Emon Javers cast a stone at Fumento while taking corporate money, and today’s articles from Maria
BusinessWeek’s ‘Payola’ Reporter Partied With Lobbyists
To abide by Javers’ strict code of ethics, conservative columnists must disclose all corporations that gave money to any organization with which they have been affiliated in the past and present. They must also not write about those corporations in a favorable way. If these are the established rules, then let’s play fair. If anyone has acted as a corporate shill, it’s Eamon Javers himself.
. . .
It’s a shame that Scripps Howard didn’t show the same support for Michael Fumento. More importantly, it’s outrageous that BusinessWeek doesn’t hold its writers to one-tenth of the “journalistic integrity” it demands of conservative writers whose names it drags through the mud. Javers’ charges against Fumento and other conservative writers are completely bogus whereas the connection between Javers and Patton Boggs is a hole-in-one
Prior posts on the subject: Fumento explains how he got flamed, and fired from his job, and items here and here.
The WRONG thing to do: A State of the Union response in Spanish
Speaking in Tongues: A State of the Union response in Spanish? Multiculturalism has gone too far
Mr. Villaraigosa chose to emit his message specifically in Spanish, and by doing so he sent a clear signal of his chosen tribal identity (and not just the accident of his birth). That may help him with his vote bank, but it will not help his city. Ultimately, it will distance his primarily Mexican-American audience from their neighbors, including other immigrants. Is that what the mayor and his friends want? Perhaps.
The left’s great failing is that it envisions America as a collection of alienated subgroups who would, if only they could kvetch in perfect harmony about their problems with this country, achieve justice and world peace. This sub-grouping urge is a kind of tyranny. Perhaps it made sense in less tolerant times to talk of “people of color”–the way demagogues did and do–as shorthand for nonwhite. But what an offensively blunt formulation it is now. As if any identity could lie in a notion that seeks to cohere blacks, Native Americans, and Hispanics. And consider the term “Hispanics”: It suggests that, for purposes of maximum political clout, Ecuadorans, Guatemalans, Mexicans, Dominicans–“latinos”–should unite under a flag of grievance, then reorient themselves again into subcultures but never define themselves as individuals or mere Americans.
Political exigency defines identity. Women, lesbians, gays and cross-dressers–“what’s the connection?” you might ask. Yet for a certain political way of life in the U.S., these four groups fall into a seamless commonality. Since identity politics are an alternative route to power in American life–exclusive to minorities and to whites who are liberal–such politics are an incentive not to embrace the broader American identity. “To think of oneself as an American and an individual is to lose power,” observed Shelby Steele, America’s foremost commentator on race, in an email exchange I had with him. “The mayor of L.A. is being obeisant to this alternative power.”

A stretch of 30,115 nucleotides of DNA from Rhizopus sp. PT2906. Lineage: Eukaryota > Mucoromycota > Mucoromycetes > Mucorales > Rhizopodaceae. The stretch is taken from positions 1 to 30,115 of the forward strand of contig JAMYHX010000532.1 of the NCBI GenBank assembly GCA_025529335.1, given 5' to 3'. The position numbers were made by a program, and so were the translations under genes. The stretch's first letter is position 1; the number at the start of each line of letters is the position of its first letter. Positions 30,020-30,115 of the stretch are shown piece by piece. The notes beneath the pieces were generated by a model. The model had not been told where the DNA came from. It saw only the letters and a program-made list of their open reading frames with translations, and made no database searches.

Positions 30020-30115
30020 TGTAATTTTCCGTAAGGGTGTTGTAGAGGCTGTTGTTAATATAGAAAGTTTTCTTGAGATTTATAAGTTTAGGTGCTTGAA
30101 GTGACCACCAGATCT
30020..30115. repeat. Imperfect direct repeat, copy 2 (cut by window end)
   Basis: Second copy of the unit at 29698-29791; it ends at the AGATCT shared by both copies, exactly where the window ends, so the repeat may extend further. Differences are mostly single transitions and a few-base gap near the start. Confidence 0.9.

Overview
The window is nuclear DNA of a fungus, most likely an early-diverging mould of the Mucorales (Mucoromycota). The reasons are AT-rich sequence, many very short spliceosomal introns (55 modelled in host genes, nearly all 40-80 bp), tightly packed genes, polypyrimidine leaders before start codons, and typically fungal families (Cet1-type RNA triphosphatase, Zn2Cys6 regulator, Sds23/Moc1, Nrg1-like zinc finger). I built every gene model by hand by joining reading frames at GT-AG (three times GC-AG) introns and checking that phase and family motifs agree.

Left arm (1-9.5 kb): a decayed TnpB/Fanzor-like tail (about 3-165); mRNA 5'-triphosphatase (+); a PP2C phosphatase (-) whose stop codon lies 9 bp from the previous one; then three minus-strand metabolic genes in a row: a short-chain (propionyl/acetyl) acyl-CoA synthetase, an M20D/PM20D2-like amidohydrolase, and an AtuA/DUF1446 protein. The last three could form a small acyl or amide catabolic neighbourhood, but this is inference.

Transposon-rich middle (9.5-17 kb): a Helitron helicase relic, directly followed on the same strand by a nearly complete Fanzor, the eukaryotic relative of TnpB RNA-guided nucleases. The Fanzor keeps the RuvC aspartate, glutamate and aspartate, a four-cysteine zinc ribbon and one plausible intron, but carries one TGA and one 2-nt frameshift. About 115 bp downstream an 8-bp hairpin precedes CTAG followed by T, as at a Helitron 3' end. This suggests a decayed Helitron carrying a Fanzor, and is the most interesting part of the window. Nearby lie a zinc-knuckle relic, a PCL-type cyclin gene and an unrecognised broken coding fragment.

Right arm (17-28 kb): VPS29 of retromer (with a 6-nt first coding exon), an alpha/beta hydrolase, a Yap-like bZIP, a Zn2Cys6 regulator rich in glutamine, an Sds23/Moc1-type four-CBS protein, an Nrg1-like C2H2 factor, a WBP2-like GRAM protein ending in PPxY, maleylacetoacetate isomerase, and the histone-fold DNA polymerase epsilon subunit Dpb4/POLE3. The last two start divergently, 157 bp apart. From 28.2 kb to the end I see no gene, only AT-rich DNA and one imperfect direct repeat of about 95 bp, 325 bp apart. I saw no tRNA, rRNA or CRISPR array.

As I have said before, immigrants have the moral duty to integrate themselves into the societies they have immigrated to. Political stunts like Mr. Villaraigosa’s do nobody any favors.
Today’s articles from Maria
Sick of Sausage: Today’s voters crave ideology
At a time when the Democratic elites no longer have a vibrant ideology and the Republicans in Washington are deserting theirs, the public across the spectrum seems to be screaming for recognizable signposts, shared political principles
In pursuing its reflexive hostility toward the Bush administration, the Times, like the Chicago Tribune before it, has become an unceasing opponent of secrecy laws, editorializing against them consistently and publishing government secrets at its own discretion. So far, there has been only a single exception to this pattern. It merits a digression, both because it is revealing of the Times’s priorities and because it illustrates how slender is the legal limb onto which the newspaper has climbed.
Read it all. More at Stop the ACLU.
Now that the confirmation of Judge Samuel Alito has given the Supreme Court another conservative voice, forces are gearing up for what could be the battle of all battles – over the next appointment to the high court.
Because nothing resurrects a defunct film career like starring in a Turkish propaganda movie: Turkish movie depicts Americans as savages
Billy Zane, Gary Busey star in Turkey’s most-expensive film ever.
And you thought NJ traffic was bad: Karate Experts Reportedly Hired to Protect Vehicles from Marauding Parrots in New Zealand. Where is Monty Python when you need it?
Cindy Sheehan: I’ll sue over my arrest. Fox Judge Napolitano: ‘Silently wearing a T-shirt is not against the law’, but showing up in gym clothes anywhere other than the gym ought to be.